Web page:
The Christian Association of Nigeria, CAN on Thursday formally validated the election of Archbishop Daniel Okoh as its new President, thereby outing to an end the tenure of Dr Samson Supo Ayokunle.
His recommendation by an Electoral College which was set up to screen and suggest candidates for the offices of the President and Vice President, respectively, as presented by the blocs that have rights of nomination was in line with the provisions of the 2021 CAN constitution as amended.
Okoh, the General Superintendent of Christ Holy Church International, Onitsha, emerged as the new spiritual leader of CAN, after getting a 100 per cent vote of all 259 delegates who participated in its 12th General Assembly and is expected to serve a single five-year term.
The new CAN President, in his acceptance speech, charged President Muhammadu Buhari, to quell the rising insecurity in the country.
He said, “While thanking the President and the Commander-in-Chief of the Armed Forces of the Federal Republic of Nigeria, President Muhammadu Buhari (GCFR), for his efforts to combat terrorism and banditry, I would like to appeal to His Excellency to end the bloodletting, kidnapping and general insecurity in all the geo-political zones of the country.
“I believe that government can do more to secure the lives and property given all the modern technology within its reach.” He assured that the apex Christian organisation would continue to participate actively and effectively in nation building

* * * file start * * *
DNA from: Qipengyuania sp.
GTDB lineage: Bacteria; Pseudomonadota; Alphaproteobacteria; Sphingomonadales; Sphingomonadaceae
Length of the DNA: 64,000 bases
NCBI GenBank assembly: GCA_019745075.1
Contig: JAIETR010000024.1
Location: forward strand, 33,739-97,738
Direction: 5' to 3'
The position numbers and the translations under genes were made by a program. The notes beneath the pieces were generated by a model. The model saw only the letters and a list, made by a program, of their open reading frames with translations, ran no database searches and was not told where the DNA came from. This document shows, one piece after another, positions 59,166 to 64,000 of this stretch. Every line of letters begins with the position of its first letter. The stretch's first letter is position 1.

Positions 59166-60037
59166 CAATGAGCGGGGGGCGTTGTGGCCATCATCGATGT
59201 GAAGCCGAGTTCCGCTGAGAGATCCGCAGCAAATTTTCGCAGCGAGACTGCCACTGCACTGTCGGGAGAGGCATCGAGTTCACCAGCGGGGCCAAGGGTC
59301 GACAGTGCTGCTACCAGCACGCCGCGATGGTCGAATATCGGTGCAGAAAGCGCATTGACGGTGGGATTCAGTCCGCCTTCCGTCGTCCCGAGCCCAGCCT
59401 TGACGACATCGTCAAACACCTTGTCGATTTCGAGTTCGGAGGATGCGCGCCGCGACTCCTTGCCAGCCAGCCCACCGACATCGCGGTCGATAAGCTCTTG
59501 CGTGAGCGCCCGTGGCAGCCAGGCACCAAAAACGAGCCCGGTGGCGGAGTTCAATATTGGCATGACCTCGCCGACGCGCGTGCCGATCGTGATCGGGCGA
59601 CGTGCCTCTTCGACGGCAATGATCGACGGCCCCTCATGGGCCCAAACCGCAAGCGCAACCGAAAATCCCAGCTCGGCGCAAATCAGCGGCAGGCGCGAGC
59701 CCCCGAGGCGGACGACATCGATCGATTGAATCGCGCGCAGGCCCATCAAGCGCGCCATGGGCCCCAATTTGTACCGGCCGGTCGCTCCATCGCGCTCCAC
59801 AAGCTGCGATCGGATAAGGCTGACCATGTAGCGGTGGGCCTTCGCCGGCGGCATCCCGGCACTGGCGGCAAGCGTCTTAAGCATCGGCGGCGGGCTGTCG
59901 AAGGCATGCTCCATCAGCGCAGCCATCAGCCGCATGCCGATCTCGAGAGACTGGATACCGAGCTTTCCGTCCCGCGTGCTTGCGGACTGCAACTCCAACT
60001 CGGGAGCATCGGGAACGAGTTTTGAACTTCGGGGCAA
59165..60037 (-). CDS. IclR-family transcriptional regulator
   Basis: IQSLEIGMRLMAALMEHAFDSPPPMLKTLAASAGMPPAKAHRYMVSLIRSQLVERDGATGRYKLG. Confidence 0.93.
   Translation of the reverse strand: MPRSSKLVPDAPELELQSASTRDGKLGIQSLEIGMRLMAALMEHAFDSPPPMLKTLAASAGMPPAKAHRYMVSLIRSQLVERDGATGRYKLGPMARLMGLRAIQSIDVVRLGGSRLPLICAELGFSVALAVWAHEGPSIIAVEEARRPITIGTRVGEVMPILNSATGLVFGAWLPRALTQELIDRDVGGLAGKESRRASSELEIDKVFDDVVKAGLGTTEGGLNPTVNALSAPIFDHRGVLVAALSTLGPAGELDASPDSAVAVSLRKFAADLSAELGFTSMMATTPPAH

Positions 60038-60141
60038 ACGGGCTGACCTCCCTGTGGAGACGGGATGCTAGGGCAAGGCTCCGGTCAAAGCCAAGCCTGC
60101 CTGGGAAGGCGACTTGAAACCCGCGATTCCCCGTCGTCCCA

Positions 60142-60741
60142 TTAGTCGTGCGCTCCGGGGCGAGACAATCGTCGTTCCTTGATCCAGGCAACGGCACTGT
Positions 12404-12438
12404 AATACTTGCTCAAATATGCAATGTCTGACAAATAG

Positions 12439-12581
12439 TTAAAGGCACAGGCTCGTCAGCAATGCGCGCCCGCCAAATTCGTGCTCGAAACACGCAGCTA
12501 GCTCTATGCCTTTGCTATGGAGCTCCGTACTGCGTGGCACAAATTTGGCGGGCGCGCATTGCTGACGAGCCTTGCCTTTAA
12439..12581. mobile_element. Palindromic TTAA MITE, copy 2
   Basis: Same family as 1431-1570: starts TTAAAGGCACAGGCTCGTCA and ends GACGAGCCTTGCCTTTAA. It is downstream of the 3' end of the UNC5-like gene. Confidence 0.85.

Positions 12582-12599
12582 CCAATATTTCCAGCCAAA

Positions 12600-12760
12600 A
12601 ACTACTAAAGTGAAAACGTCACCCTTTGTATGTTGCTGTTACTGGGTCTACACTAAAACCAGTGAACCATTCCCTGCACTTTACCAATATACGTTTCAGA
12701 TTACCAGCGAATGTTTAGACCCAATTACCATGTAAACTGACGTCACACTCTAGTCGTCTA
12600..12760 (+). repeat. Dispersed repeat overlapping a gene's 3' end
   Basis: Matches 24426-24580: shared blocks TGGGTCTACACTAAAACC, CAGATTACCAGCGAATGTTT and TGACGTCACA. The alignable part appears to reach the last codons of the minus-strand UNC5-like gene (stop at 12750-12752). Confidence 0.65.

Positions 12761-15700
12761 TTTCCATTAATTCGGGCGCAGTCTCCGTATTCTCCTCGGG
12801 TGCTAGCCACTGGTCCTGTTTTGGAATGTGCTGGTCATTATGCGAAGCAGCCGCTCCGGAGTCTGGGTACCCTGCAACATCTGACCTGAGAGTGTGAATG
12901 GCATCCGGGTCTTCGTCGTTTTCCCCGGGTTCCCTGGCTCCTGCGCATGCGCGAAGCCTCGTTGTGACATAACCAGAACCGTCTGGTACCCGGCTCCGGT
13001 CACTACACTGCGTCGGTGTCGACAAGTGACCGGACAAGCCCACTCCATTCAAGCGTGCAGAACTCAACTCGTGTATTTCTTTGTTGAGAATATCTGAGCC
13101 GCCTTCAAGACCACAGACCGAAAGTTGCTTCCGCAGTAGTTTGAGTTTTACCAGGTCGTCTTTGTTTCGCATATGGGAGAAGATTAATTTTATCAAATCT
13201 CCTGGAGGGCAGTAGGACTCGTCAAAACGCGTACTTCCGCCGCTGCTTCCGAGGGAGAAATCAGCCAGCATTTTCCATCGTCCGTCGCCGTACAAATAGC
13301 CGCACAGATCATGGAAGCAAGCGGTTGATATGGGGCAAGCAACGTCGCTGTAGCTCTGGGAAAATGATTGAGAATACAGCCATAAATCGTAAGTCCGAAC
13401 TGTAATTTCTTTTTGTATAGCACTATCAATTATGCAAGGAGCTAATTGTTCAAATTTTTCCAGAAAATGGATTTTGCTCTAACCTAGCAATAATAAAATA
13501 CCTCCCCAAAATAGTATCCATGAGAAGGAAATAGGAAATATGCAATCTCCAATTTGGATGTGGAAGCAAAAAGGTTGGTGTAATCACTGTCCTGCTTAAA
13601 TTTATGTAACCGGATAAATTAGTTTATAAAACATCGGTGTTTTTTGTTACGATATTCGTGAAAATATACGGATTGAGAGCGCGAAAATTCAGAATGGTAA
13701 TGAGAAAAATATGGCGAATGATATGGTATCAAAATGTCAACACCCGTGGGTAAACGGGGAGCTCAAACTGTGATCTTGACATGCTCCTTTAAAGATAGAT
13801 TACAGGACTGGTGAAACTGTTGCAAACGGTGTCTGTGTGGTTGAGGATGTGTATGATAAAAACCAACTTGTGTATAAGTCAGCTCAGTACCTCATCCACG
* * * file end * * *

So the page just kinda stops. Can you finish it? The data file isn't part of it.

He said, “We are coming in at the time that all of us in the Christian faith, believe that some section of political leaders are not sensitive to the diverse nature of our population when certain decisions are being made.
“Many Christians feel and have the genuine fear that there is a deliberate plan to remove the Christian faith from the scheme of things and make us second-class citizens in our own country – genuine fear borne out of the recent happenings in our polity i.e. the same-faith ticket in one of the major political parties in Nigeria despite the caution raised by CAN since two years ago.
“Whatever happens, no matter how many times our sensibilities are insulted, we must resolve to make a positive impact on the political, economic and social systems of our dear nation.”
Nevertheless, Okoh stated that for Christians to remain relevant in the scheme of things, the first step was to increase CAN’s efforts to work towards Christian unity and mutual understanding among the denominations of the Church in Nigeria.
Ayokunle told his successor to love the people irrespective of their weaknesses.
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